Wat's Dyke: 110m long section, 620m south east of Henlle Home Farm


Heritage Category: Scheduled Monument

List Entry Number: 1020561

Date first listed: 04-Feb-1937

Date of most recent amendment: 07-Mar-2002


Ordnance survey map of Wat's Dyke: 110m long section, 620m south east of Henlle Home Farm
© Crown Copyright and database right 2018. All rights reserved. Ordnance Survey Licence number 100024900.
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The building or site itself may lie within the boundary of more than one authority.

District: Shropshire (Unitary Authority)

Parish: Selattyn and Gobowen

National Grid Reference: SJ 30606 34854


Legacy Record - This information may be included in the List Entry Details.

Reasons for Designation

Wat's Dyke is a linear earthwork boundary marker and defensive rampart. It runs for about 60km from Basingwerk, on the Dee estuary, southwards to Maesbury, near Oswestry. It consists of a large ditch, 5m wide and 2m deep, with a bank on the eastern side. The bank is 10m wide at the base, on average, and its original height was about 2.5m. Wat's Dyke runs parallel to Offa's Dyke which lies to the west, sometimes only 500m away. Both dykes run along the border between England and Wales, and it is clear that both were constructed to defend land on the eastern side from incursions coming from the west.

The earthwork bank and ditch ran without interruption except where the course of a stream or river cut through it. The date of construction has not been accurately determined, but it is considered that it was built at an earlier date than the parallel, late 8th century Offa's Dyke, and it fulfilled the same purpose. The Dyke forms a boundary between lands firmly in control of Anglo-Saxon overlords and lands more recently taken from the native Britains by the English. Subsequently land to the west of the Dyke became part of what is now known as Wales. The line of the Dyke has been shown to mark a division between hidated (assessed for taxation on the basis of the Anglo-Saxon units known as `hides') and unhidated lands (land under a different system of government) at the time of the Domesday records. This suggests that the earthwork was constructed before the `hide' system was put into practice during the reign of King Offa of Mercia. The Dyke was probably built during the period of expansion of the kingdom of Mercia, possibly during the reign of Aethelbald (AD 716-757).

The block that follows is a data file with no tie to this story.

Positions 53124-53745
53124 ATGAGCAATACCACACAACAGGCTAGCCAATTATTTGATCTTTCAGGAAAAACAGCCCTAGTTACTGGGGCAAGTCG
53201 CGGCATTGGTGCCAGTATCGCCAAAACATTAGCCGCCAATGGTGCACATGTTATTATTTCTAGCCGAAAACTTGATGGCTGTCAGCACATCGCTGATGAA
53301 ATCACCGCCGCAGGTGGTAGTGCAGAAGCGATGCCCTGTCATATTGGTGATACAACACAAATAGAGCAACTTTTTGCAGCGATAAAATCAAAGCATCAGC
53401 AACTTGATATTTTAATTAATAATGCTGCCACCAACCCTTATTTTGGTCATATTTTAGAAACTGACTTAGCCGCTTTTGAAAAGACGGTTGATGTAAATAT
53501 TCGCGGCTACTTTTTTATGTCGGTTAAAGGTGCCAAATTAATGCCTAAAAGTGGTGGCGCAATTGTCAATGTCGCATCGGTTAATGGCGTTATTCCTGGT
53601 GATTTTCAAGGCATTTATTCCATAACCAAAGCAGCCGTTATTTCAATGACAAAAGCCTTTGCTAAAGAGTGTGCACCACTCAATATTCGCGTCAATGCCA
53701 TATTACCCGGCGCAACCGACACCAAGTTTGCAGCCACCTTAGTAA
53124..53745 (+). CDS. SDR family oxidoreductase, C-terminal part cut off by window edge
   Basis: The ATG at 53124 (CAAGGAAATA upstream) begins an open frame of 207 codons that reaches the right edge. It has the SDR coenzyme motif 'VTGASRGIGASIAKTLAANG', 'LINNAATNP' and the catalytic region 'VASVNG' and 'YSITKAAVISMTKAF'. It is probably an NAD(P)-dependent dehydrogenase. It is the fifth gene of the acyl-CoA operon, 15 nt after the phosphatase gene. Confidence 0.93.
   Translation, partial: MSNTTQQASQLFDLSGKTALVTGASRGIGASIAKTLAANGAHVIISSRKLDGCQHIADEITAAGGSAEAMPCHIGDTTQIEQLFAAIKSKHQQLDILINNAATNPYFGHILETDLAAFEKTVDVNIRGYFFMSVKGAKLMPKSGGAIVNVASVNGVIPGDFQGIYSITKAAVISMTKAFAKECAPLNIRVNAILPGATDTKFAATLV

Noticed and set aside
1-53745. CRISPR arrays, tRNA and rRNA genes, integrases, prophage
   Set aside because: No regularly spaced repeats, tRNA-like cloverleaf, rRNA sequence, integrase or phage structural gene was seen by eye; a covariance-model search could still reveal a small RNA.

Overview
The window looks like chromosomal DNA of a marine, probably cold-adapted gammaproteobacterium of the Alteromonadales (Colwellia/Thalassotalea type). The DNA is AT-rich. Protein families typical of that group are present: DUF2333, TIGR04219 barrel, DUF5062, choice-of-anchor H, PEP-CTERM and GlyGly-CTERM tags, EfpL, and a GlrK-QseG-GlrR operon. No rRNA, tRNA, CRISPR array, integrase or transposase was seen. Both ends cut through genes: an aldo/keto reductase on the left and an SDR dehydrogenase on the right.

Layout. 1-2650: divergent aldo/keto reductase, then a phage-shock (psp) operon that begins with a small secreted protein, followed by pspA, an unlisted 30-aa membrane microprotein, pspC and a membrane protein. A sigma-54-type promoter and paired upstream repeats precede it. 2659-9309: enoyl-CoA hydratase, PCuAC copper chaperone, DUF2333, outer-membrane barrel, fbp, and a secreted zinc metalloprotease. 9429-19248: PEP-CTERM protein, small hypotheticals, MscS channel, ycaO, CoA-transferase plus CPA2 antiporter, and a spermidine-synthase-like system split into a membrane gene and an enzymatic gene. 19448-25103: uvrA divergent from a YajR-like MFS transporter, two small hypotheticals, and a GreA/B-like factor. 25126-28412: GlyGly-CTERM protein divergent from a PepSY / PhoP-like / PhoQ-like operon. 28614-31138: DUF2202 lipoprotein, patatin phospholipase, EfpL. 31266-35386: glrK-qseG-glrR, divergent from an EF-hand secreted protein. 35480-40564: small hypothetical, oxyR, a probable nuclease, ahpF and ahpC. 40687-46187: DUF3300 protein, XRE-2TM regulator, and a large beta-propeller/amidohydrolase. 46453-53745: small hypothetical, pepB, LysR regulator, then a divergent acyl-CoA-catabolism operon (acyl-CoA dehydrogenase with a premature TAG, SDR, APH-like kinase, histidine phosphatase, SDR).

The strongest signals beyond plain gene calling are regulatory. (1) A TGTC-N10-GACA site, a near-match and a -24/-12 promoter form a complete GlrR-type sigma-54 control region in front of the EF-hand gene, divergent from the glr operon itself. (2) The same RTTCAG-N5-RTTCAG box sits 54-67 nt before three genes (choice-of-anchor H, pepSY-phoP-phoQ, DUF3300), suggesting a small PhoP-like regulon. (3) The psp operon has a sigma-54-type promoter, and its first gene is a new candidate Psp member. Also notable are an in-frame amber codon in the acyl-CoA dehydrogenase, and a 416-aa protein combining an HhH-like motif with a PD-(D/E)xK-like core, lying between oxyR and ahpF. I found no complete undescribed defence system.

All known lengths of Wat's Dyke where significant archaeological deposits are likely to survive are considered to be nationally important.

This 110m long section of Wat's Dyke, 620m south east of Henlle Home Farm is well- preserved, standing up to about half of its original height, with a well-defined ditch to the west. The remains are clearly visible from the public highway and will provide a resource for education and recreational enjoyment for the community. The soils in the infill of the ditch in this section will contain waterlogged remains providing important evidence for the environmental history of the Dyke.


Legacy Record - This information may be included in the List Entry Details.


The monument includes a section of the earthworks and buried remains of part of the boundary known as Wat's Dyke, which runs for 110m beside the road from Pen y cae to Henlle Hall. The Dyke exists as a bank, about 1.8m high and 15m wide at the base, with a ditch on the western side, 6m wide and 0.7m deep. The ditch has been partly infilled with soil since it was constructed and is now regularly cleaned out to provide drainage for the carriageway beside it to the west. At the north end the remains have been truncated by levelling the garden at The Lodge, and at the south end the remains have been obscured by the buildings for Preeshenlle Farm. There are further sections of Wat's Dyke to the north and south which are the subject of separate schedulings.

All fence posts and telegraph poles are excluded from the scheduling, although the ground beneath them is included.

MAP EXTRACT The site of the monument is shown on the attached map extract. It includes a 2 metre boundary around the archaeological features, considered to be essential for the monument's support and preservation.


The contents of this record have been generated from a legacy data system.

Legacy System number: 33869

Legacy System: RSM


Books and journals
Worthington, M, Wat's Dyke, (1993)

End of official listing